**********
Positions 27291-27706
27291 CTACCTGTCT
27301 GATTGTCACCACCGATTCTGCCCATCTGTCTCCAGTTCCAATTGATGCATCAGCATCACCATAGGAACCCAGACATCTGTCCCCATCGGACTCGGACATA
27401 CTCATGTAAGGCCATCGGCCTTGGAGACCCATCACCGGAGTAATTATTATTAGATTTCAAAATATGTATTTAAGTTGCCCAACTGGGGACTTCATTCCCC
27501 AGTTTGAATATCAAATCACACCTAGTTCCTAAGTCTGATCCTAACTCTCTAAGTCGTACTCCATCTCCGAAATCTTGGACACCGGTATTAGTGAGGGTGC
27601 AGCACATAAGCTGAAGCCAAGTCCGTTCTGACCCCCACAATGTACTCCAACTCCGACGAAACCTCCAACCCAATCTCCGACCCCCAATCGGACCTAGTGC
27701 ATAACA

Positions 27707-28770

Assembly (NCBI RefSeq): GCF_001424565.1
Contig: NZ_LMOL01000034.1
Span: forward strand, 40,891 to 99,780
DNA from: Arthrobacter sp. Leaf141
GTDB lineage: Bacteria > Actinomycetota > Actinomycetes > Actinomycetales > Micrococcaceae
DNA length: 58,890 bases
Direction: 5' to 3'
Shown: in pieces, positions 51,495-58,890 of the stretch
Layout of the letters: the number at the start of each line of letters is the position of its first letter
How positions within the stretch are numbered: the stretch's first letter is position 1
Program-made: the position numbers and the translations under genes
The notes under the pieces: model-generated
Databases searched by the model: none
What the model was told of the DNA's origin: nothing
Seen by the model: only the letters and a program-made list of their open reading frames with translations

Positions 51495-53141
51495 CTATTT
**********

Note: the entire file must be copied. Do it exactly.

Positions 27291-27706
27291 CTACCTGTCT
27301 GATTGTCACCACCGATTCTGCCCATCTGTCTCCAGTTCCAATTGATGCATCAGCATCACCATAGGAACCCAGACATCTGTCCCCATCGGACTCGGACATA
27401 CTCATGTAAGGCCATCGGCCTTGGAGACCCATCACCGGAGTAATTATTATTAGATTTCAAAATATGTATTTAAGTTGCCCAACTGGGGACTTCATTCCCC
27501 AGTTTGAATATCAAATCACACCTAGTTCCTAAGTCTGATCCTAACTCTCTAAGTCGTACTCCATCTCCGAAATCTTGGACACCGGTATTAGTGAGGGTGC
27601 AGCACATAAGCTGAAGCCAAGTCCGTTCTGACCCCCACAATGTACTCCAACTCCGACGAAACCTCCAACCCAATCTCCGACCCCCAATCGGACCTAGTGC
27701 ATAACA

Positions 27707-28770

Assembly (NCBI RefSeq): GCF_001424565.1
Contig: NZ_LMOL01000034.1
Span: forward strand, 40,891 to 99,780
DNA from: Arthrobacter sp. Leaf141
GTDB lineage: Bacteria > Actinomycetota > Actinomycetes > Actinomycetales > Micrococcaceae
DNA length: 58,890 bases
Direction: 5' to 3'
Shown: in pieces, positions 51,495-58,890 of the stretch
Layout of the letters: the number at the start of each line of letters is the position of its first letter
How positions within the stretch are numbered: the stretch's first letter is position 1
Program-made: the position numbers and the translations under genes
The notes under the pieces: model-generated
Databases searched by the model: none
What the model was told of the DNA's origin: nothing
Seen by the model: only the letters and a program-made list of their open reading frames with translations

Positions 51495-53141
51495 CTATTT